- Glycolated hemoglobin test (A1c): If blood glucose test results indicate that you have diabetes, your healthcare provider may do an A1c test. This measures your average blood sugar levels over three months.
- Antibody test: A blood test checks for autoantibodies to determine if you have Type 1 or Type 2 diabetes. Autoantibodies are proteins that attack your body’s own tissue by mistake. The presence of certain autoantibodies means you have Type 1 diabetes. Autoantibodies usually aren’t present in Type 2 diabetes.
Management and Treatment
How is Type 1 diabetes treated?
People with Type 1 diabetes need to replenish their insulin each day. There are different types of insulin. Some insulin starts acting as soon as you take the medicine; other insulins take several hours to work. The various types of insulin also last in your body for different lengths of time. Some are more expensive than others. Work with your doctor to find the right type of insulin for your needs.
How do I take insulin?
You can take insulin in one of the following ways:
- Injection: Injectable insulin uses a vial and syringe. With each injection, you use a syringe to get the correct dose of insulin out of the vial. Insulin can be injected into the fatty tissue of your belly, upper arm, thigh or buttocks. Injections are usually the least expensive way to take insulin.
- Pen: Insulin pens are similar to injections, but the pen is pre-filled with insulin. The disposable pen needles are usually more convenient than shots. They can also be a good option for people with low vision.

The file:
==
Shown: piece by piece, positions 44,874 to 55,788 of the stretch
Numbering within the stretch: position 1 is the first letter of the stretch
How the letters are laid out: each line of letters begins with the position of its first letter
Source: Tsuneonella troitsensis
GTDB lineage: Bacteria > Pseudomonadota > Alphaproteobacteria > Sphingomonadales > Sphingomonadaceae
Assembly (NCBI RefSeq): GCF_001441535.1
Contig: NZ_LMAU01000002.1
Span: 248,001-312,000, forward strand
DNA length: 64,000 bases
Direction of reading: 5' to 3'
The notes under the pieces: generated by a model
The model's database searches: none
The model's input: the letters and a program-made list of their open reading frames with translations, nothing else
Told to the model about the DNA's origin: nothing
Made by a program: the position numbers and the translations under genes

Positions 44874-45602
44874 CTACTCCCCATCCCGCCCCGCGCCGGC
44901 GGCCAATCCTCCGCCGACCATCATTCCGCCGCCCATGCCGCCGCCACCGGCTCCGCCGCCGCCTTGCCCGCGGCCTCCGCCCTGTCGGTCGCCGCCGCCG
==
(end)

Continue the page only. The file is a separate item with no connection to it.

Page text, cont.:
- Pump: Insulin pumps are devices that deliver insulin continuously and on demand. They mimic the way your pancreas would naturally release insulin. Pumps deliver insulin through a tiny catheter (thin, flexible tube) that goes in your belly or another fleshy area of your body.
Your healthcare provider may recommend three to four doses of insulin each day. Long-acting insulin usually works best when taken at about the same time every day. Take rapid-acting insulin within 15 minutes before a meal. This ensures it’s ready to work when glucose from food enters your blood.
Are there other ways to manage Type 1 diabetes?
People with Type 1 diabetes need to monitor their blood sugar closely. Maintaining a healthy blood sugar range is the best way to avoid health complications. You can monitor your blood sugar in the following ways:
- Blood glucose meter: You prick your finger and put a small drop of blood on the meter’s test strip. Your blood glucose level appears on the meter. A blood glucose meter is usually the least expensive home testing option, but it only reports your blood sugar at the time of the check.
- Continuous glucose monitoring (CGM): There are different types of CGMs. Most CGMs require you to insert a small sensor under your skin at home every seven to 14 days. Some CGMs are implanted by a healthcare provider. The sensor continuously records your blood glucose levels. People using a CGM require fewer finger sticks. CGM systems can be more expensive than fingerstick blood glucose meters, but they provide much more information about your glucose levels, including where they have been and where they are going.